This one, from Jorge Ebro of el Nuevo Herald, is explained in Spanish. The translation, courtesy of JRVC of the Baseball Think Factory community:
“This year is my first one as a member of the BBWAA in which I can vote for the HoF. I turned in a blank ballot. This is all very confusing to me, and I think that MLB has weighted down the press with a very large responsibility. It’s MLB who should determine the historical fate of this generation, regarding which there is so much suspicion. Not reporters. When I first started out (AS A MEMBER) of the BBWAA, I dreamed of someday voting for the HoF. Today, I can’t help but feel somewhat discouraged. Maybe for 2014 I will have changed my mind and position. Today, I simply left my ballot blank. I first I considered voting for Craig Biggio, but now I a unsure about everybody. I know that this whole HoF thing can stir passions, but I am trying to be honest with myself.”
Too bad he doesn’t realize that by submitting a blank ballot he is, in fact, rendering a judgment, as that will count as vote against everyone. If he truly thought voting for the Hall of Fame was too great a responsibility and if he truly wanted to abstain from the process he should have, you know, abstained.
I’m starting to think that, as opposed to 10 years BBWAA membership, Hall of Fame votes should be given to people who have spent ten minutes understanding the simple logic of their actions.
A report from the Baltimore Sun’s Dan Connolly suggests that free agent catcher Welington Castillo currently tops the Orioles’ list of potential backstop targets for the 2017 season. With Matt Wieters on the market, the Orioles lack a suitable platoon partner for Caleb Joseph behind the dish, and Connolly adds that the club has been discussing a multi-year deal with Castillo’s representatives since the Winter Meetings.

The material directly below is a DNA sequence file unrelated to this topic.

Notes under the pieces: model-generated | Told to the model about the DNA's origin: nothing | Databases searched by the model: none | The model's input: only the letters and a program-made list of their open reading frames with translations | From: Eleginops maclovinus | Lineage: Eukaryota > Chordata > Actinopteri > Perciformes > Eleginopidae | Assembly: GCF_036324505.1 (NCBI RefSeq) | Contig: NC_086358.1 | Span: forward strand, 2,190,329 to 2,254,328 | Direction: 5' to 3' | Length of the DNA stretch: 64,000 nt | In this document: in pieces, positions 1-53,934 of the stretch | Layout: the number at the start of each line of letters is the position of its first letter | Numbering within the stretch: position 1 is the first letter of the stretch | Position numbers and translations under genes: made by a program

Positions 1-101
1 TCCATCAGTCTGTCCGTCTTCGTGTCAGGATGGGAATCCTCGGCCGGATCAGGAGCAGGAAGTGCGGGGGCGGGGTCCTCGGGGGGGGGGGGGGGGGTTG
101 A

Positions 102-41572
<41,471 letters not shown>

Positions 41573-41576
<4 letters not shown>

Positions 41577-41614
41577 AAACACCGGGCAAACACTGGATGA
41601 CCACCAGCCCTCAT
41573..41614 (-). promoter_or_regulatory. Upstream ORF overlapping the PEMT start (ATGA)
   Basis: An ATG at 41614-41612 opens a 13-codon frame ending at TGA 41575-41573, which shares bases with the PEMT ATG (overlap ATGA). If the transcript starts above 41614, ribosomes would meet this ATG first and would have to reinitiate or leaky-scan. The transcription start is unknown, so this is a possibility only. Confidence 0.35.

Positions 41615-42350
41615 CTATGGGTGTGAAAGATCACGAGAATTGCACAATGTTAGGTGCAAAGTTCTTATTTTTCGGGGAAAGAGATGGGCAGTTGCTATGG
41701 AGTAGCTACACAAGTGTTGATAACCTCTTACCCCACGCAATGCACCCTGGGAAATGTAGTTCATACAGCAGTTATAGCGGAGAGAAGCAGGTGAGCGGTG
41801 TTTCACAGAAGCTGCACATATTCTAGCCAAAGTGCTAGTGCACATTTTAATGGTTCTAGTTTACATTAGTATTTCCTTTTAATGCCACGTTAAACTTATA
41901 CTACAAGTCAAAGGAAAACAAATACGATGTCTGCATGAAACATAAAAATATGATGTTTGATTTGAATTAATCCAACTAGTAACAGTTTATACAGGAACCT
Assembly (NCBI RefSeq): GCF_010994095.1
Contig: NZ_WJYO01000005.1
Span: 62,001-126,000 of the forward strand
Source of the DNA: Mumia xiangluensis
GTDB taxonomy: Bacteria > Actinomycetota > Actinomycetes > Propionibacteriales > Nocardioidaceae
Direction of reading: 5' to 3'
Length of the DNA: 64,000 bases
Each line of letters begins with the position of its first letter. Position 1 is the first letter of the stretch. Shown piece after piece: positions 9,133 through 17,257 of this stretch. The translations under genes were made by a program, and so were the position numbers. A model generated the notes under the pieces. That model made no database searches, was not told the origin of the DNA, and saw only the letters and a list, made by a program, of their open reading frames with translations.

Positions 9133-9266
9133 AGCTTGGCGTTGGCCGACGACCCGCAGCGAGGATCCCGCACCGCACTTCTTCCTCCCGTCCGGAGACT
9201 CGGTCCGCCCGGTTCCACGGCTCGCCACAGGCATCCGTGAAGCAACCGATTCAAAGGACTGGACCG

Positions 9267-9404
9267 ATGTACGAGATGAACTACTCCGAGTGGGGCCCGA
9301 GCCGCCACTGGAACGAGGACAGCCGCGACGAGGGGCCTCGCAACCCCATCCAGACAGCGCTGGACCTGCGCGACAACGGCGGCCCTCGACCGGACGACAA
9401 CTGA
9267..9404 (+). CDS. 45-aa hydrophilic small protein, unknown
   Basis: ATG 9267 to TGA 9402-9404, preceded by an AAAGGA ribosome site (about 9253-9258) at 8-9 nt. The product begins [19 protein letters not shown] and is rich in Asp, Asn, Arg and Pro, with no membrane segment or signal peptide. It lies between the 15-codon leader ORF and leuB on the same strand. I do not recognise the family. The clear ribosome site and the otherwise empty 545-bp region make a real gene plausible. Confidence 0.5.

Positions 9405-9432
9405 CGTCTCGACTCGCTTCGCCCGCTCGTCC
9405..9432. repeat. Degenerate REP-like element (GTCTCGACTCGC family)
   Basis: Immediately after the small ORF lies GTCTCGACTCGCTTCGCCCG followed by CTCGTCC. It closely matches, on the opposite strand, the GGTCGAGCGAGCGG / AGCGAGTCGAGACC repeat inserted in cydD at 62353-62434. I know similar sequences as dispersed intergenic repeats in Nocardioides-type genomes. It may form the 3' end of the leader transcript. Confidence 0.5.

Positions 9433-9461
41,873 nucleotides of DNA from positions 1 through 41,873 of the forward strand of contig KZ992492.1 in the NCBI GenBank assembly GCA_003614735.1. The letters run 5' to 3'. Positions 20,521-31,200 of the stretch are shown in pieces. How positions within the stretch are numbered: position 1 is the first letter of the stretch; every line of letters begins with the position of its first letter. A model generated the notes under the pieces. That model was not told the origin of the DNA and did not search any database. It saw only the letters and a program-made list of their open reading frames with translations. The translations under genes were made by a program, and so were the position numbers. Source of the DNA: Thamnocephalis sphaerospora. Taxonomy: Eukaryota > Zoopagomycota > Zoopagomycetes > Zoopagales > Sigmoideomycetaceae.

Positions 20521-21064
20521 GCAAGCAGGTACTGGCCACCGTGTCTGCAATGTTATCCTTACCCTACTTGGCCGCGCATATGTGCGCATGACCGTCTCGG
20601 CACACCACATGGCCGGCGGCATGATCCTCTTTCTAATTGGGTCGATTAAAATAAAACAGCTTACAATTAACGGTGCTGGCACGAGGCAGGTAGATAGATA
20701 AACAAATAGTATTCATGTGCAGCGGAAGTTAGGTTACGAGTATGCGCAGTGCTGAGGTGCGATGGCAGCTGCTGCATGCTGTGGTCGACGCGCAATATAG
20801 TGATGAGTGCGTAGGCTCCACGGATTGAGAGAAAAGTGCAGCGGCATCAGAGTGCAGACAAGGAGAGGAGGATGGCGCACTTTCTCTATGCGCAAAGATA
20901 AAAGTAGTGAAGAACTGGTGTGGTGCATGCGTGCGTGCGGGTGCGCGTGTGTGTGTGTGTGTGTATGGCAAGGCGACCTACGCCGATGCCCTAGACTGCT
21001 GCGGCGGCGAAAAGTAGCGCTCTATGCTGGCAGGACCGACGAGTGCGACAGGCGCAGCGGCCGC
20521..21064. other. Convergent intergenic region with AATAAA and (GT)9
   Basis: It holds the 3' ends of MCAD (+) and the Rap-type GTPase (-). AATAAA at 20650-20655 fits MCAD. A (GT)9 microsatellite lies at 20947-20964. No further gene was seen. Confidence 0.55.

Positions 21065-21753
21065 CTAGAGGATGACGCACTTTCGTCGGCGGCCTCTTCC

Castillo batted .264/.322/.423 with the Diamondbacks in 2016, racking up 14 home runs and driving in a career-high 68 RBI in 457 PA. His bat provides much of his upside, and Connolly quoted an anonymous National League scout who believes that the 29-year-old’s defensive profile has fallen short of his potential in recent years.
For better or worse, both the Orioles and Castillo appear far from locking in a deal for 2017. Both the Rays and Braves have expressed interest in the veteran catcher during the past week, while the Orioles are reportedly considering Wieters, Nick Hundley and Chris Iannetta as alternatives behind the plate.
The Phillies reportedly signed veteran outfielder Daniel Nava to a minor league contract, according to Matt Gelb of the Philadelphia Inquirer.
Nava began the season on a one-year contract with the Angels, during which he slashed .235/.309/.303 through 136 PA in the first half of 2016. He was flipped to the Royals in late August for a player to be named later and saw the remainder of his year go down the drain on an .091 average through 12 PA in Anaheim. After getting the boot from the Angels’ 40-man roster in November, the 33-year-old outfielder elected free agency.
Nava is expected to compete for a bench role on the Phillies’ roster in the spring. As it currently stands, the club’s projected 2017 outfield features Howie Kendrick and Odubel Herrera, with precious little depth behind them. Nava’s bat is underwhelming, but at the very least he offers the Phillies a warm body in left field and a potential platoon partner for one of their younger options, a la Tyler Goeddel or Roman Quinn.